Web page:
Solar activity spikes as Comet ISON approaches perihelion and continues as the comet’s remnant exits the NASA/ESA SOHO LASCO C3 viewing area. Solar volatility included some robust X-ray flares and coronal mass ejections, all of which serve to distinguish the comet’s perihelion window from the much calmer period that immediately precedes it.
Have you ever traveled to a faraway place only to run into a friend or neighbour in a café or train station? So, what do people almost invariably say to each other when they encounter this spooky coincidence?
“My goodness, it’s a small world.”
“Yes, it certainly is,” comes the response.
Inventions like radio, the telephone, jet travel and the Internet have all teamed up with coincidence to make the Earth seem even smaller, but I think we all know that our planet isn’t actually shrinking. On the other hand, though, it could very well be trending in the opposite direction.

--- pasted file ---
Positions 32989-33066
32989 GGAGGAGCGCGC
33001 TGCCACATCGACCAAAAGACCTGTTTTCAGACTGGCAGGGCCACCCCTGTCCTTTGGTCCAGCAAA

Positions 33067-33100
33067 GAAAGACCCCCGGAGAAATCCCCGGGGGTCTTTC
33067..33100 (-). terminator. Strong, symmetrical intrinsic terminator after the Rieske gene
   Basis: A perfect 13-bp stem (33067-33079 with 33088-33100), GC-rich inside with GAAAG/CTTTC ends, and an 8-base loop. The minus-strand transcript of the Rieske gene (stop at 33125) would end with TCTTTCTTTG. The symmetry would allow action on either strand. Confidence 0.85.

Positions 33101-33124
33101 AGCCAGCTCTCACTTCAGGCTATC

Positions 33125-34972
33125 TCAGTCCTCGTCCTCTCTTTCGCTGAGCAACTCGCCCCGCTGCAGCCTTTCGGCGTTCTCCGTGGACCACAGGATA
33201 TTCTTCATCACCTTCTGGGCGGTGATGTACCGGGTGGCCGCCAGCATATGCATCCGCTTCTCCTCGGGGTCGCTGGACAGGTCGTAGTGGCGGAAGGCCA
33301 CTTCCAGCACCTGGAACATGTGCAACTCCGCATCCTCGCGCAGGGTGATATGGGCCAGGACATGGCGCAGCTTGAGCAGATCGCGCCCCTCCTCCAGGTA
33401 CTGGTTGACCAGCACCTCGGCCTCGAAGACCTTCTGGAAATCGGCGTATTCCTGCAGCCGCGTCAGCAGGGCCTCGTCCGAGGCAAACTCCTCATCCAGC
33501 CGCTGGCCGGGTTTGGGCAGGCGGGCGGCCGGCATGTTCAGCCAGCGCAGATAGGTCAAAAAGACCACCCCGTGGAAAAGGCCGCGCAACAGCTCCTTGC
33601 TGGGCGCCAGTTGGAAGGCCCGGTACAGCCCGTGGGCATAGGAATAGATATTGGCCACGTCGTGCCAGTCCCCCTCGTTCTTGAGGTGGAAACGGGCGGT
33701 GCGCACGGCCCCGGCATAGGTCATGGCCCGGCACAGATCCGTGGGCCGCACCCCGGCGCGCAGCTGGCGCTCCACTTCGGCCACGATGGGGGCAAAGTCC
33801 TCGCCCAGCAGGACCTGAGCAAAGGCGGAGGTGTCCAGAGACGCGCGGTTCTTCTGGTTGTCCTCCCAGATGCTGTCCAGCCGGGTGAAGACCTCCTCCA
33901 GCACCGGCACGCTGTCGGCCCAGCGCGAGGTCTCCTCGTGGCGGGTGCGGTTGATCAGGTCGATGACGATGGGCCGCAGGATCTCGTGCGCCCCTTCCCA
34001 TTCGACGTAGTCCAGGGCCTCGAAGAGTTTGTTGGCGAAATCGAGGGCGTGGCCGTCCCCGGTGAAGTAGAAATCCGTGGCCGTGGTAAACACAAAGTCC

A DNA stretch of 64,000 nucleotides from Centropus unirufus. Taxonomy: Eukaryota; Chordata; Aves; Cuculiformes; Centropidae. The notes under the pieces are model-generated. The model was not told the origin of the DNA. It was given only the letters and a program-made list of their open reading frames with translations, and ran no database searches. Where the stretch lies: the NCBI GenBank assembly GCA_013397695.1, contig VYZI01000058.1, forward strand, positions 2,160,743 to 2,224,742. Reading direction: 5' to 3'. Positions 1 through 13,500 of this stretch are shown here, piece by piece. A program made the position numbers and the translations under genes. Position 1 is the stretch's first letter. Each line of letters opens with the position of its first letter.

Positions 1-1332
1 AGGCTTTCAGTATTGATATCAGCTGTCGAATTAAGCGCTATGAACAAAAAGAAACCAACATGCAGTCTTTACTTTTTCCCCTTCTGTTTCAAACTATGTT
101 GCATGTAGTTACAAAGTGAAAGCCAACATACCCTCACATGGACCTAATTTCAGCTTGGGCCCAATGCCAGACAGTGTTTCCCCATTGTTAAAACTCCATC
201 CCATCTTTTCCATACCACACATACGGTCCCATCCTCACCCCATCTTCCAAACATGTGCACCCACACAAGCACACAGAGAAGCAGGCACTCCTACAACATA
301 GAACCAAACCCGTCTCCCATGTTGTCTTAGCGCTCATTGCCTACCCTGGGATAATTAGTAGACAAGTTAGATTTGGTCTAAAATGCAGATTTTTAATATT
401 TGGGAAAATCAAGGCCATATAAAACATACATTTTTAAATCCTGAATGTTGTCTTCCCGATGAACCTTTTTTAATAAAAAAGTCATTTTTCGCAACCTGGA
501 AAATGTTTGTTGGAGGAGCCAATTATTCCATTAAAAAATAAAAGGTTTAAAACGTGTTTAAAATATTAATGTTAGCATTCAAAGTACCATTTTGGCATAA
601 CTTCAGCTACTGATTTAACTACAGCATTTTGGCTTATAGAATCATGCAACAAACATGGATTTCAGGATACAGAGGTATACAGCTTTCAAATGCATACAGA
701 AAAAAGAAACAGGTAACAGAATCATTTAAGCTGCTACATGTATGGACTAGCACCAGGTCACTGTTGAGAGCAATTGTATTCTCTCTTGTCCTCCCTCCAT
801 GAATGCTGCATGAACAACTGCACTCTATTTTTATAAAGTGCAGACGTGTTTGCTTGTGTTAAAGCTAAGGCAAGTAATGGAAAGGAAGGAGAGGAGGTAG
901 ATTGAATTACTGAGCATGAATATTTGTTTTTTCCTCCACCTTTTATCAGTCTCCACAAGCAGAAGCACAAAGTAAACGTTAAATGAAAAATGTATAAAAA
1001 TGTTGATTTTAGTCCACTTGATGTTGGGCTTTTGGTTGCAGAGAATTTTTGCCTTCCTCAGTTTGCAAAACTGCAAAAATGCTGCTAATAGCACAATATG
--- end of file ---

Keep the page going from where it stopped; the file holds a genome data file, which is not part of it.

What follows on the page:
If you haven’t done so already, you should have a look at Neal Adams’ 2005 animation of the expansion of Earth over hundreds of millions of years.
This incredible video by William Castleman shows more than a few stars rising during the course of a Texas night. You can clearly see the bright, bushy centre of our Milky Way galaxy slide across the screen before the dawn comes.
I never tire of watching it.
Maybe listen to something from stillstream.com while viewing. And if you would like even better definition, you can download a higher resolution version from photographer William Castleman (link below).
Our galaxy is thought to contain between 200-400 billion stars.
Galactic Center of Milky Way Rises over Texas Star Party